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South Korea 'comfort women' activist group battles to survive amid scandal

The South Korean organization that first raised the issue of "comfort women" is defending its activities as counter-protests grow.

Activists protest local newspapers that have published stories about Yoon Mi-hyang of the Korean Council for Justice and Remembrance for the Issues of Military Sexual Slavery outside the Japanese Embassy in Seoul on Wednesday. Photo by Elizabeth Shim/UPI
Activists protest local newspapers that have published stories about Yoon Mi-hyang of the Korean Council for Justice and Remembrance for the Issues of Military Sexual Slavery outside the Japanese Embassy in Seoul on Wednesday. Photo by Elizabeth Shim/UPI

SEOUL, May 27 (UPI) -- An influential South Korean organization that has claimed for decades it represents the interests of "comfort women" forced to work in Japanese wartime brothels may be fighting for its life, in the wake of fund misappropriation allegations against the group's founder, Yoon Mi-hyang.

The Korean Council for Justice and Remembrance for the Issues of Military Sexual Slavery suggested at its weekly rally on Wednesday that the organization has been hit hard, following accusations from former comfort woman Lee Yong-soo that the victims were used as a front for Yoon's donation drives.

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The group did not clarify whether the setbacks were financial, but did say activities among affiliated groups had "diminished" in the wake of the charges.

Lee Na-young, the newly elected president of the council, said the organization is "looking back and re-examining" the group's mistakes, including "being unable to resolve the pain of the victims and the prolonging of the problem for 30 or so years."

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Lee did not directly address the accusations against Yoon, which include purchasing personal real estate and paying for tuition at an expensive U.S. school -- using money intended for the victims. The organization is believed to have collected at least millions of dollars.

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Lee said the scandal fundamentally undermines the meaning and value of the comfort women movement, namely compelling the Japanese government to apologize for Japan's history of sexual violence.

Accusations directed at the council "reverse the progress of the last 30 years," Lee claimed.

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The new head of the council also took a moment to defend Yoon, calling her an activist who "devoted her entire life to solve the issue of Japanese wartime sex slavery."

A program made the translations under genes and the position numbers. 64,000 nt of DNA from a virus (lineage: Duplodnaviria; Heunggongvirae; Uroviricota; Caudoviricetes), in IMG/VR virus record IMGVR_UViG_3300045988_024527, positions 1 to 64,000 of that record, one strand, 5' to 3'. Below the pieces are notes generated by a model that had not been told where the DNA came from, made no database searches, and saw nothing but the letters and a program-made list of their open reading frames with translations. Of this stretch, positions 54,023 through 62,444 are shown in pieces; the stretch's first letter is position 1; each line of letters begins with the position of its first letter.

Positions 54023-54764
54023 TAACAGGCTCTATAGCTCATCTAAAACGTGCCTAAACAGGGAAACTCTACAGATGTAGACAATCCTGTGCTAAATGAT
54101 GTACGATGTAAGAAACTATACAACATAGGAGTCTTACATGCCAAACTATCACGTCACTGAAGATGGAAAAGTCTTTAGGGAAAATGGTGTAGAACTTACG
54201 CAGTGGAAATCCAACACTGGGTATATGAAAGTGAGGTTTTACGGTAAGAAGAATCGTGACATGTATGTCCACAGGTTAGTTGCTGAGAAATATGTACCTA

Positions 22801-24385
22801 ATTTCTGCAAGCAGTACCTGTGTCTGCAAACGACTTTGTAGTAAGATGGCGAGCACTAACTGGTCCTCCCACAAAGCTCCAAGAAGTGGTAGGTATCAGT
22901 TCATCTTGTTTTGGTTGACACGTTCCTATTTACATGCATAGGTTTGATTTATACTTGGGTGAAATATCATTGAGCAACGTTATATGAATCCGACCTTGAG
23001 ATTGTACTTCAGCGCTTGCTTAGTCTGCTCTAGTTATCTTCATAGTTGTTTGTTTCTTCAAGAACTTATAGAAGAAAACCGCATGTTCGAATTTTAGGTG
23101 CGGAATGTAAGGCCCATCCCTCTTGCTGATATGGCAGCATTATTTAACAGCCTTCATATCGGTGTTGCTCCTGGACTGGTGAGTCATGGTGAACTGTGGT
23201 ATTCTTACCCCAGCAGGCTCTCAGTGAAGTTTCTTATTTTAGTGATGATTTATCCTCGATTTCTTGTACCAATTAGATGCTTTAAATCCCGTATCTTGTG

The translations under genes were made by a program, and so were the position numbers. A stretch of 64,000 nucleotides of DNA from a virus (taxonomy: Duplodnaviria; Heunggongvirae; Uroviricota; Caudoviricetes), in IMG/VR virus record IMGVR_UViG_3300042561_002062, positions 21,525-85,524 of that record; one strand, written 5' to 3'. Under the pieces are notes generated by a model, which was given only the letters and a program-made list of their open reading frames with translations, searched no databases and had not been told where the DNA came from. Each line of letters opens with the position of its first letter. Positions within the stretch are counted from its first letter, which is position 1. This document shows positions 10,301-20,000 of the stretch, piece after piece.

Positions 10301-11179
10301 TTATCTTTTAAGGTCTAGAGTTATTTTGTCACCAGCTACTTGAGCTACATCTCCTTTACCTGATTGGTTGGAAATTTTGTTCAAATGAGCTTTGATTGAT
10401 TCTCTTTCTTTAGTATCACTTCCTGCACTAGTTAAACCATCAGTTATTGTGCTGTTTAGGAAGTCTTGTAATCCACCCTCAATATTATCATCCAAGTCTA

Accountability issues

One of the ways the council grew its presence was to bring former victims of wartime rape stations to the rallies. Many former comfort women took part in the rallies over the years, including Lee Yong-soo. On Wednesday, none of the elderly women came out to support Yoon.

Lauren Richardson, director of studies and lecturer at the Asia-Pacific College of Diplomacy at the Australian National University, told UPI in an email the council and the victims have a long history of tensions, and that their interests have not always aligned.

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"This is because the council was never led by victims, but activists," Richardson said. "Therefore there have always been accountability issues with its representation of the victims."

The analyst said the council did help bring the women public and official recognition, but the group may have sought Japanese state-level compensation even when some of the victims "were prepared to settle for less."

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Misappropriation of funds by the council was also suspected decades ago, when Japanese professors involved in implementing the 1995 Asian Women's Fund in South Korea complained the money was not reaching the victims, according to Richardson.

Clusters of counter-protesters surrounded the council's rally on Wednesday. The different groups appeared to agree on Yoon's culpability, but varied slightly on the issue of relations with Japan.

Right wing South Korean groups The Wind of Freedom, Freedom Korea National Defense Corps and Turn Right, said Wednesday Yoon did not even provide meals for the elderly victims as she "dragged them from rally to rally," even though the "grandmothers complained they were hungry."

"If you have a conscience, if you have been using the grandmothers to forward your own agenda, the least you can do is give them something to eat," they said.

The conservative coalition of groups did not suggest the search for a just solution to past sufferings should be suspended because of the accusations against Yoon, even as the council said the demise of the group would lead to an end to the comfort women movement. They focused instead on the charge that Yoon "emptied the pockets of citizens in order to enrich herself, for her glory and honor."

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"She fooled us for 30 years, while emptying out the piggy banks of small children. Yoon swindled the grandmothers."

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